On Saturday, September 7, I read three sections of the novel at the Encinitas Library. Many in the audience commented on the passion with which I read. Robin Kilrain encouraged me to make an audio version of the book. That's something I would love to do. I enjoy reading my writing. When I looked at costs, I couldn't figure out exactly how much it would cost to "do it yourself," but if I'm the reader, I think it's mostly a question of editing. So my stretch goal is to raise another $1500 for a total of $7275 so I can make an audio book version.
It all started during the swine flu scare of 2009. Suddenly Elmo was teaching children to sleeve the sneeze and every grocery store entrance offered hand sanitizer. I wondered: What would happen if we could no longer touch our faces? Then a line popped into my head, "And laying a finger aside of his nose..." I thought, what if a boy, in a world where touching his own face was illegal, found the Night Before Christmas? Wouldn't it be contraband? A forbidden image he would hide from his mother?
Imagine: You can’t touch your face. You can’t leave your home. You don’t dare get sick–that would lead to removal and likely, to death. Welcome to the world of Isolation, where Homelanders must learn to deal with deadly bacteria in new and demeaning ways. Take Maggie who must gauze her infant son’s tiny hands and spray them daily with noxious chemicals. Maggie is sequestered in her home with her aging mother who won’t stop telling stories of the past and her son, Pele, who has never touched another person. When Maggie’s mother dies, her world is turned upside down as she and Pele are escorted by Sterilizers to the Anti-Bacterial Center for scrubbing. Maggie is but one of many characters Isolation follows.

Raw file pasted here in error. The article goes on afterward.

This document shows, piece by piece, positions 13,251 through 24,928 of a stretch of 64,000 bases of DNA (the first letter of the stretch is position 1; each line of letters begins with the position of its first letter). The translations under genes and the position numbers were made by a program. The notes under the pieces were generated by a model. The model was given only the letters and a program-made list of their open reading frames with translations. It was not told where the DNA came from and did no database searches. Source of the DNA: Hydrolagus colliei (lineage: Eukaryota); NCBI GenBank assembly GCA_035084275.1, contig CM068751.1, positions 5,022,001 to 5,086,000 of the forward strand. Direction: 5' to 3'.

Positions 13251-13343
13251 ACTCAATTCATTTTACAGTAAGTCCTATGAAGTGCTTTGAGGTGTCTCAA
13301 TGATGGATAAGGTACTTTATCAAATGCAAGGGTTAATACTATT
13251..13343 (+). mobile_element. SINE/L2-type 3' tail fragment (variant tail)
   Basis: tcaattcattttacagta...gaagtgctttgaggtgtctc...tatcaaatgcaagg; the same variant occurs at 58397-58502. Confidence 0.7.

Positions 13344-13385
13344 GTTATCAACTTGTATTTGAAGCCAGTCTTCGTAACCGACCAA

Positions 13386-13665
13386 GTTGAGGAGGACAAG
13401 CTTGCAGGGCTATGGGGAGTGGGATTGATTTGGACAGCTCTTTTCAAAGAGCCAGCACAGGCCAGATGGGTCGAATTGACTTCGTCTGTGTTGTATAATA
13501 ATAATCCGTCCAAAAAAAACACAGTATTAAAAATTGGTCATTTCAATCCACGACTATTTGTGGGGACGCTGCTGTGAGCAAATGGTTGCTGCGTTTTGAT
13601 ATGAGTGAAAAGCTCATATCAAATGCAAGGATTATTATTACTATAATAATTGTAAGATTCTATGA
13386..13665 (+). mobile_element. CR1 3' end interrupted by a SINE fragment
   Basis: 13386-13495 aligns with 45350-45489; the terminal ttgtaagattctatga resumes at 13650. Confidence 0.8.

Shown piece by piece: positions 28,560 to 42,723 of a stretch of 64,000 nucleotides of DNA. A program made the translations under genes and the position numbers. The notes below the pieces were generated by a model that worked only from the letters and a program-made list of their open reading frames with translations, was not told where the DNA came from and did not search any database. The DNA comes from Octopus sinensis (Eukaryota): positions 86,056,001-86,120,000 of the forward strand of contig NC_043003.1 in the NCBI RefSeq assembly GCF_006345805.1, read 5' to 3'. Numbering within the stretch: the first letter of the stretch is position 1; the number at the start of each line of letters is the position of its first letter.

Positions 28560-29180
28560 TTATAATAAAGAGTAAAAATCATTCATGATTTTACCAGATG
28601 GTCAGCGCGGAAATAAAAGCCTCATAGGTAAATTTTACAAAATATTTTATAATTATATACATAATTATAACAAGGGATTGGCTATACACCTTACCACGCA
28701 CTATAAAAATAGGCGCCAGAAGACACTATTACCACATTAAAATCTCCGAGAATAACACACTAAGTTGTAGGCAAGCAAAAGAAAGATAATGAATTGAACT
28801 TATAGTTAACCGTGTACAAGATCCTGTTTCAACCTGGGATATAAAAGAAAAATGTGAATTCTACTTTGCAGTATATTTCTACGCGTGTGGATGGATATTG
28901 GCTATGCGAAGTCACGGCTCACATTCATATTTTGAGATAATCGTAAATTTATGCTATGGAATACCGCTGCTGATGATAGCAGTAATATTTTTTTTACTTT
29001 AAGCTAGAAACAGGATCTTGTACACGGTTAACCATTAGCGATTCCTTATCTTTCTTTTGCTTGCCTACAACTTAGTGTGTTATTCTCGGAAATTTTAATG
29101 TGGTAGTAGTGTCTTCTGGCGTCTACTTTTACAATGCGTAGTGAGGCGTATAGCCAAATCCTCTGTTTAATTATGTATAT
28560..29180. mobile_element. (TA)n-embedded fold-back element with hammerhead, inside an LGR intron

Isolation blends fact and fiction as any good dystopia does. It marries the breadth of Stephen King’s The Stand to the culture-changing force of Margaret Atwood’s Handmaid’s Tale. Stories are intercut creating an awareness of the breadth of the growing crisis. News articles bring the larger American scene into focus, showing how Agri-Biz, Big Pharma, and the government are endangering all life. The unique way of telling this story isn’t appealing to traditional publishers; it’s dangerous–it might not make money. It doesn’t fit neatly into a genre. Indie publishing, and your support through Kickstarter, is the only chance of getting Isolation into the hands of readers.
Your support will pay for:
·Website, photos, and cover already designed by students
·A full cover design with spine, back and the whole shabang
·Print 100 paperback copies
·Audio book (stretch goal)
A Little Background
In the spring of 2012 I took a sabbatical from my position as Writing Center Faculty Director at MiraCosta College. My project was to write 100 pages of fiction. Though I had written a dissertation longer than that, I had never written fiction beyond seven pages. I wanted to remember the fear and discomfort of writing something larger than I had before and in a genre that I wasn't expert in, so I could better relate to and help our students. It took me weeks to push past the terror, but when I did, I just kept writing -- 420 pages in 7 months! Since then, I've been revising and learning about the ways of the rapidly changing publishing landscape. Over the summer, I cut nearly 15% to tighten the storyline. According to test readers, it's ready for a larger audience; this Kickstarter will allow me to publish in a way that provides distribution sources to reach that audience.
Risks and challenges
The novel is complete. It's been through several revisions and edits. It's ready to send to a publisher. Reward dates are best guesses from the research I've done about publishing and my knowledge of making journals. If any of the deadlines are not met, I will communicate with supporters to keep you posted on why delays happen and best new projections.Learn about accountability on Kickstarter
- (30 days)